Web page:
Preeclampsia is one of the most common complications to occur during pregnancy, yet its causes are still unknown. A new study involving patients, cell cultures and animal experiments has now shown that those affected by the disease have lower quantities of the placenta's immune protein CD74, and that certain inflammatory factors are higher. These factors disrupt the formation of the placenta and leave the fetus undernourished. [More]
Prenatal mild viral assault may cause central nervous system malfunctions in children

Prenatal mild viral assault may cause central nervous system malfunctions in children

Babies born to mothers whose immune systems had to grapple with a viral assault -- even a mild one -- have increased risk of brain and central nervous system abnormalities, according to a new study. [More]
New urine-based diagnostic method may help detect preeclampsia in pregnant women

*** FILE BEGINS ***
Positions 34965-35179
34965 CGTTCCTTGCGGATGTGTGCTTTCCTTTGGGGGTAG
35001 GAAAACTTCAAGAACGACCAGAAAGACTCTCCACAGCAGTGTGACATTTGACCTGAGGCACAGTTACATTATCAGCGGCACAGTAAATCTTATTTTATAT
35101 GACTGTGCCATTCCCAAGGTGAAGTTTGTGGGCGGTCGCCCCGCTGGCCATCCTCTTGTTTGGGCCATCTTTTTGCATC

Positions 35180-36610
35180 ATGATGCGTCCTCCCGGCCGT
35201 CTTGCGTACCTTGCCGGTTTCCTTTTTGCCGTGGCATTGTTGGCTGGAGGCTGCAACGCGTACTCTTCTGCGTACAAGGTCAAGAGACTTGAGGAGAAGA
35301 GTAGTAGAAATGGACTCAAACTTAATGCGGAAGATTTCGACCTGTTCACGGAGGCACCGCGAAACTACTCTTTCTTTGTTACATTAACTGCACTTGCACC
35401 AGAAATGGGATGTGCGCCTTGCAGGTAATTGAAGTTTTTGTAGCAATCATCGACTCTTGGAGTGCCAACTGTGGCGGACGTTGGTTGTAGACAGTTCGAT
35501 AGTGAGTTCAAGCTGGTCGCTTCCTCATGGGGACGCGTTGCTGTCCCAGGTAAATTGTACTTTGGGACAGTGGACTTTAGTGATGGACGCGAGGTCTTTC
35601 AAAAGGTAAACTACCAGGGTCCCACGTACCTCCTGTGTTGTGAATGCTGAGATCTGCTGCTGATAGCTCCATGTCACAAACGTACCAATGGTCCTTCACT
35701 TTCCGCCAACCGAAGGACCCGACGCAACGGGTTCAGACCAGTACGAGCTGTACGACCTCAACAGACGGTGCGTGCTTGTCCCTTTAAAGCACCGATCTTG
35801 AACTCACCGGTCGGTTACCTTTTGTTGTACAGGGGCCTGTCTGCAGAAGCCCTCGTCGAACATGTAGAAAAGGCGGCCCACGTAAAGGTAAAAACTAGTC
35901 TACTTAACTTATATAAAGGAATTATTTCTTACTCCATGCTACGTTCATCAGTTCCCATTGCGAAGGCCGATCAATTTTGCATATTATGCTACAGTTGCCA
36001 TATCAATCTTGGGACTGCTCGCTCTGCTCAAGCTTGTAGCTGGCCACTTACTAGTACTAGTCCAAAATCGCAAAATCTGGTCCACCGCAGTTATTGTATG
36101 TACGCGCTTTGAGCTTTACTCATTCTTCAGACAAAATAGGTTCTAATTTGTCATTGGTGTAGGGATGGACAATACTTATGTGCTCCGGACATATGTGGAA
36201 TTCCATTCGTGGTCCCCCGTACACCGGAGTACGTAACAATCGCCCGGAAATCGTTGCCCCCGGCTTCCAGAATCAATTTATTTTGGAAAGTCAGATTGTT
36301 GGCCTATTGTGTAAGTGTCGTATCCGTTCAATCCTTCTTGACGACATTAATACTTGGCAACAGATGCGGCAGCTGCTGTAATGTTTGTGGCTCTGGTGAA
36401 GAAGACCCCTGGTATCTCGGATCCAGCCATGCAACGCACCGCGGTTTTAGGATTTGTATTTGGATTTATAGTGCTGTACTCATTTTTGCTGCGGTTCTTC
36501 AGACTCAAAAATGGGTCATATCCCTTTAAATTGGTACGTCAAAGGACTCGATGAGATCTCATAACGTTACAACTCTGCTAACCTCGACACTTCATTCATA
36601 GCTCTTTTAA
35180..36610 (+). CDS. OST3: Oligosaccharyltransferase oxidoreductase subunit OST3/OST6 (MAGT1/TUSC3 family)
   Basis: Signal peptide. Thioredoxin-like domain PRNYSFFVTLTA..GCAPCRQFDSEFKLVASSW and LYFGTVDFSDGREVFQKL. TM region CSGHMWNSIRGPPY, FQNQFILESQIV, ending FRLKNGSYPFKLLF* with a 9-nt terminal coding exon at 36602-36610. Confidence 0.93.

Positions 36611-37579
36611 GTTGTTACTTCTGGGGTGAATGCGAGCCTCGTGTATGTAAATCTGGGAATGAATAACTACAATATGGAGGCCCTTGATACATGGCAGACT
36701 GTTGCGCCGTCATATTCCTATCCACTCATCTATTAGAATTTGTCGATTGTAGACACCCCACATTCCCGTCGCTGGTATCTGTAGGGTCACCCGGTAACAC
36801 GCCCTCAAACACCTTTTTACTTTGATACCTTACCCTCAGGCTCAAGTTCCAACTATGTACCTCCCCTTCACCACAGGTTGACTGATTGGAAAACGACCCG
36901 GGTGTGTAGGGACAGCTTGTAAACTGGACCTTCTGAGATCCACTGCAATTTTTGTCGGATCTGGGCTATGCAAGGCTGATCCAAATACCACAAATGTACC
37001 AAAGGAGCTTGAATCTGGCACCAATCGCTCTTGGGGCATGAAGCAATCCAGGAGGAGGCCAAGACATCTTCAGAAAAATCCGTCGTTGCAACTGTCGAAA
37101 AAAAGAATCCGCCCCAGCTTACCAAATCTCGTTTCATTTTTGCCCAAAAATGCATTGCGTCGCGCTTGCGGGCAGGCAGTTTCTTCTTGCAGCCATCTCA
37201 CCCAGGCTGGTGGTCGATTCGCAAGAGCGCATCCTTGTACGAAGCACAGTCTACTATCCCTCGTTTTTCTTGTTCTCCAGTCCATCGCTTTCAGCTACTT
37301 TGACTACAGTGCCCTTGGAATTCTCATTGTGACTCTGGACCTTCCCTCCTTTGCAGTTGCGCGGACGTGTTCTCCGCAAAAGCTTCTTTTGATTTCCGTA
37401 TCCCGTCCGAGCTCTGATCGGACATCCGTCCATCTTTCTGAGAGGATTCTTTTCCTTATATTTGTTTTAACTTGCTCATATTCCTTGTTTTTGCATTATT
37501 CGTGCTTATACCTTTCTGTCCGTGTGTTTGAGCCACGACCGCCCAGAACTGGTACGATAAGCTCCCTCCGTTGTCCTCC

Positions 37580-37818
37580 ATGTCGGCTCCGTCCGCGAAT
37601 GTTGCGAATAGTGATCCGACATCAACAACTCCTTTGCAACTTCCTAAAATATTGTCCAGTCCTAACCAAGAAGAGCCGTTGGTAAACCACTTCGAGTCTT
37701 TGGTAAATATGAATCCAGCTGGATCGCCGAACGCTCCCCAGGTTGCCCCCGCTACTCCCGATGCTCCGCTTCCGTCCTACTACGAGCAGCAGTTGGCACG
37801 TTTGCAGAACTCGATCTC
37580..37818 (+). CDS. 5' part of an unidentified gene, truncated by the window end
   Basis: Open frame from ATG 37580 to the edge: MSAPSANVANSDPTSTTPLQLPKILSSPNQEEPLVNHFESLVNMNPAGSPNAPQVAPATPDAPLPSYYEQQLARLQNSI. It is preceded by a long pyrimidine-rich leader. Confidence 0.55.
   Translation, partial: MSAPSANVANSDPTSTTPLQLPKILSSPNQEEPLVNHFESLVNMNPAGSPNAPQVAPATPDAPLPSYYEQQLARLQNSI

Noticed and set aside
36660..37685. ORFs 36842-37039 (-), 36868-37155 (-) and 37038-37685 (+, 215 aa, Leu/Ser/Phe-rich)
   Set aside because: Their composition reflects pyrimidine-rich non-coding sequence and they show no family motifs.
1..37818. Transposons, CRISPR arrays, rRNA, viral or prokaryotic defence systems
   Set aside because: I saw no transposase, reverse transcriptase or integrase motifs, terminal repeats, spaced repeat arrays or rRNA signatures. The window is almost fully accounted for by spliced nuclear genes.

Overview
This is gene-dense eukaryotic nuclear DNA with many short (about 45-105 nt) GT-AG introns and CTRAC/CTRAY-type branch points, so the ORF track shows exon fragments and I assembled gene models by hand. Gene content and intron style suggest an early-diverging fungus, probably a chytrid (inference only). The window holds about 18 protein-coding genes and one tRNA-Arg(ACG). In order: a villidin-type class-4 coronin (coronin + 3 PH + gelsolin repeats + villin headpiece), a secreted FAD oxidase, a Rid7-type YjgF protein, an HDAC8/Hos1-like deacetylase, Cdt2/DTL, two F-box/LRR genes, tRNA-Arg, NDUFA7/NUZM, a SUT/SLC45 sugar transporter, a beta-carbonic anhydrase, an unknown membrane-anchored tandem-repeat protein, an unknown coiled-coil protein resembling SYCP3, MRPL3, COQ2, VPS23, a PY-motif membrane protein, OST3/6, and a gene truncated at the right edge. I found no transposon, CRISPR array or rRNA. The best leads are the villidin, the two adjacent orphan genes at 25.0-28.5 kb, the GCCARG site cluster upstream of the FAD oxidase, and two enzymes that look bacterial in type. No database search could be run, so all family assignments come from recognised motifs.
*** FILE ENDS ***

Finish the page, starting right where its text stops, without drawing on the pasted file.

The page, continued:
New urine-based diagnostic method may help detect preeclampsia in pregnant women

A team of scientists from the Federal State Budget Institution "Research Center for Obstetrics, Gynecology and Perinatology", Moscow Institute of Physics and Technology, the Emanuel Institute for Biochemical Physics, and the Talrose Institute for Energy Problems of Chemical Physics have developed an approach for a method of non-invasive testing for pregnant women with a serious and complex condition called preeclampsia. [More]
Scientists discover how Zika virus replicates in the placenta

Scientists discover how Zika virus replicates in the placenta

Zika virus can infect and replicate in immune cells from the placenta, without killing them, scientists have discovered. The finding may explain how the virus can pass through the placenta of a pregnant woman, on its way to infect developing brain cells in her fetus. [More]
Study links low- and high-birthweight babies to increased cardiovascular disease risk

Study links low- and high-birthweight babies to increased cardiovascular disease risk